As the race closes out, stories have focused on the Democrats on the defense and media and party tactics (GOTV).
The following is a sample of coverage the last week.
Washington Post, Charles Lane, 10-29-14: In Colorado, Democrats struggle to tilt blue
According to Floyd Ciruli, a pollster with long experience in Colorado politics, most of the 411,000 new voters who registered during Udall’s term are independents. Consequently, instead of tilting Democratic, party registration in Colorado is still evenly split, with a slight edge for Republicans among “active” voters — the kind who participate in an off-year election. Says Ciruli: “The state is still in play.” Or, as any resident of a Denver suburb will tell you: It’s one-third, one-third, one-third.
The Christian Science Monitor, Amanda Paulson, 10-30-14: Senate elections 101: Colorado could come down to women’s issues
“The Democrats believed that the issue that would get them through this was reproductive rights, and they really poured money into it, probably too much,” says Denver-based pollster Floyd Ciruli. “The Republicans really have just one message: [Udall] votes 99 percent with the president.”
Rocky Mountain PBS I-News, Katie Kuntz, 10-29-14: Candidates woo Latino voters, ignore immigration reform
“Do you hear anyone talking about immigration reform anymore?” asked Floyd Ciruli, Denver pollster and political analyst. “They are targeting things talking directly to Hispanic voters – but there is too much downside on both sides to bring it into the general conversation.”
“I think the implication is that the issue is still controversial, there is no clear winner,” Ciruli said. Even issues related to immigration on the state level, such as the non-citizen driver’s license program, remains controversial for both gubernatorial candidates. Gov. John Hickenlooper signed the law, but it has been underfunded and difficult to access, critics have charged.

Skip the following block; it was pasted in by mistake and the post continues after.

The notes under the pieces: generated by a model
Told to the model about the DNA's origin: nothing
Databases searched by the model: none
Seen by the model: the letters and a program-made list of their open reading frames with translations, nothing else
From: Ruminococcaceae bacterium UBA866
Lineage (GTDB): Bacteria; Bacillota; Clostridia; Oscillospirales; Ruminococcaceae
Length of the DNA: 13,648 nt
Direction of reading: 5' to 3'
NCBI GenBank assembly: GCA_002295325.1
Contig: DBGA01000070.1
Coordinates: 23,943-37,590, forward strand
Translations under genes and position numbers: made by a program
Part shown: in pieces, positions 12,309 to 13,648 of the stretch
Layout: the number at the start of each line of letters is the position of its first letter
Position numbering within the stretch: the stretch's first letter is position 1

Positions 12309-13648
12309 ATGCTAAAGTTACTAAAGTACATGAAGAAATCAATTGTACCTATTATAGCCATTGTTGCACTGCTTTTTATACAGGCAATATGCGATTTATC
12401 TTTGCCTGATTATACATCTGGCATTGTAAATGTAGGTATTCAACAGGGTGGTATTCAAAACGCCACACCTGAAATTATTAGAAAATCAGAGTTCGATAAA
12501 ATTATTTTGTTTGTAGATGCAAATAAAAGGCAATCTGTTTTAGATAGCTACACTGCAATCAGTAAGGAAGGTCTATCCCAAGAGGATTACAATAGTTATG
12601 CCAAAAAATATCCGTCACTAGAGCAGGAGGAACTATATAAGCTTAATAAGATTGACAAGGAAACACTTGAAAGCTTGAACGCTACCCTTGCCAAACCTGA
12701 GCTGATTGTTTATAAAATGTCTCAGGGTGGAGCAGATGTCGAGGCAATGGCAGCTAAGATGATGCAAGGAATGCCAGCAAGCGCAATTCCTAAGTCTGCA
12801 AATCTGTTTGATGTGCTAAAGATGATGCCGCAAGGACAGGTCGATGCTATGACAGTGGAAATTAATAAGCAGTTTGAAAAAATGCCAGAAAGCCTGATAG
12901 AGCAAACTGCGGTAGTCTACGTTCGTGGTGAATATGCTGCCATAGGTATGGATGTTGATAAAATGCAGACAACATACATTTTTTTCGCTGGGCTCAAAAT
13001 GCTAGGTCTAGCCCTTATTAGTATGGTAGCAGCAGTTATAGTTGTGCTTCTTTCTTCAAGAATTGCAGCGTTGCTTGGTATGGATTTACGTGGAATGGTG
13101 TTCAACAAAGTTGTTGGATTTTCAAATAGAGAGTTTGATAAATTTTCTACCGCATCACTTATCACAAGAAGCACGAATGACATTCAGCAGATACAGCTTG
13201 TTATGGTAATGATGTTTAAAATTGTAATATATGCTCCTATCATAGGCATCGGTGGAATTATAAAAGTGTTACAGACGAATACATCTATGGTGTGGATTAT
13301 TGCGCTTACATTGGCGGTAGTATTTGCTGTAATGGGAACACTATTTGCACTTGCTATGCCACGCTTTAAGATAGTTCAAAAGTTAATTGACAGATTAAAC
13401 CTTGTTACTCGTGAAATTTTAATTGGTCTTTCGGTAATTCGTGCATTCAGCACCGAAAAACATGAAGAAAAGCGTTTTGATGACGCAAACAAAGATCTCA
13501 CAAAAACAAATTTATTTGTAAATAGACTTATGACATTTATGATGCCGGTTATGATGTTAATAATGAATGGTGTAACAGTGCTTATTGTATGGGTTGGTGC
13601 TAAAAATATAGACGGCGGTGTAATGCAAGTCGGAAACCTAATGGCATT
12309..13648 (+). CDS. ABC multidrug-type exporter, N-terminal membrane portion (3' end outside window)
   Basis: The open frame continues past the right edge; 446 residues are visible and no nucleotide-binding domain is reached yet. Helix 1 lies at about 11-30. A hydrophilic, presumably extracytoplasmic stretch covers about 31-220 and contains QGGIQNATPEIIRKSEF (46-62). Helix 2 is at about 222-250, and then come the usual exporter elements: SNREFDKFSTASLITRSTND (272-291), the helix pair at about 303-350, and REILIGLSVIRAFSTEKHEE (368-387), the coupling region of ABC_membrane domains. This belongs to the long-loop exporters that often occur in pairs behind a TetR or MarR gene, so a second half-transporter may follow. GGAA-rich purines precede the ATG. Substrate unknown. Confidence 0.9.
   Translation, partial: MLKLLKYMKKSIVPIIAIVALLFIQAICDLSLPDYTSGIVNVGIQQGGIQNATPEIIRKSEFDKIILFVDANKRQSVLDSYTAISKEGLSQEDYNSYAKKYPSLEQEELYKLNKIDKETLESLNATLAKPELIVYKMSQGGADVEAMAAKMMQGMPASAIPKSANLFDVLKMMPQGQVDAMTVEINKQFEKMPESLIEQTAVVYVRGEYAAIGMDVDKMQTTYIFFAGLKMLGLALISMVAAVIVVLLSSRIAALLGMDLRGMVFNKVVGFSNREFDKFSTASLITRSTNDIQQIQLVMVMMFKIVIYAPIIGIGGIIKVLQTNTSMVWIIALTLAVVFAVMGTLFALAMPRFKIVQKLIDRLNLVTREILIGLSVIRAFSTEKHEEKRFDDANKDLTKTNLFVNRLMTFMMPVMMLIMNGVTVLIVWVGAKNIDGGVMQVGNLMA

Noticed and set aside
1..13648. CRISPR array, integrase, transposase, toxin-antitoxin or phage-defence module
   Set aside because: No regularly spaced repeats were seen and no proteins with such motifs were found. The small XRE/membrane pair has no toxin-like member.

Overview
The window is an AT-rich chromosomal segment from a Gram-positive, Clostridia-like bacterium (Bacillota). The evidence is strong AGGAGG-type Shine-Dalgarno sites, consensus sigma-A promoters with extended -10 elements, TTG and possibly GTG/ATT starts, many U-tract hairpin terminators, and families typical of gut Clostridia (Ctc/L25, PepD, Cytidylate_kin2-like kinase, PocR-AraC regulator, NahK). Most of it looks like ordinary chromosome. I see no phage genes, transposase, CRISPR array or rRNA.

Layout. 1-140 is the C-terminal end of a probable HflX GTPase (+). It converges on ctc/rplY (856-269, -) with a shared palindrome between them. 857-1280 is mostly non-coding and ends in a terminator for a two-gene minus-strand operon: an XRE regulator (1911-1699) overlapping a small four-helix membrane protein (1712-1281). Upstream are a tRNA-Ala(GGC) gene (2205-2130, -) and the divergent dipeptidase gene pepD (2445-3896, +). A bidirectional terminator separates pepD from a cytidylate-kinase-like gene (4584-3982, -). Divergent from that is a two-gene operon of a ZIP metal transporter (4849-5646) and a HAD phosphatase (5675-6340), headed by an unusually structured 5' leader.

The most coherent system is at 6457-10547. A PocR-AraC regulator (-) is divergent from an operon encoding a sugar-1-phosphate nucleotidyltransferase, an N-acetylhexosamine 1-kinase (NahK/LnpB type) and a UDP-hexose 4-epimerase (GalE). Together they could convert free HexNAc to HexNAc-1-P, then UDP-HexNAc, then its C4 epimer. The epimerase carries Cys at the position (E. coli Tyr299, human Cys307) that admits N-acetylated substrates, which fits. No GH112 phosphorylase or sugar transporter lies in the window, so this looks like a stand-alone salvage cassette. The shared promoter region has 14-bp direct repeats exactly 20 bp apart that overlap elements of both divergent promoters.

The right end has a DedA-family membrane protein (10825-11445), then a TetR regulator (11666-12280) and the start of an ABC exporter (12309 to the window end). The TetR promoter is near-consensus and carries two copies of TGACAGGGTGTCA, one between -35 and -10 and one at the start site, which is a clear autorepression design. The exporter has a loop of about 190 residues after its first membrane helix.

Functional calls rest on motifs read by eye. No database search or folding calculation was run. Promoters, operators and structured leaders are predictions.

Colorado Public Radio, Megan Verlee, 10-29-14; Ground game may hold the key to electoral victory in Colorado
Political analysts predict the U.S. Senate and gubernatorial races will come down to a margin of just one or two points.
“That’s turnout-able,” says longtime Colorado pollster Floyd Ciruli. “That’s a number you can manage by getting a few extra votes per precinct.”
But those few extra voters may need some nudging to make sure their ballots end up in the mail, not the trash.
…This is the first general election when every registered voter got a mail-in ballot, no matter how long it’s been since they voted. No one seems quite sure what that will mean for turnout, but it does greatly expand the potential voter pool.
“All of those people are getting a ballot, and they’re on lists, and that list is accessible to the parties,” says pollster Ciruli.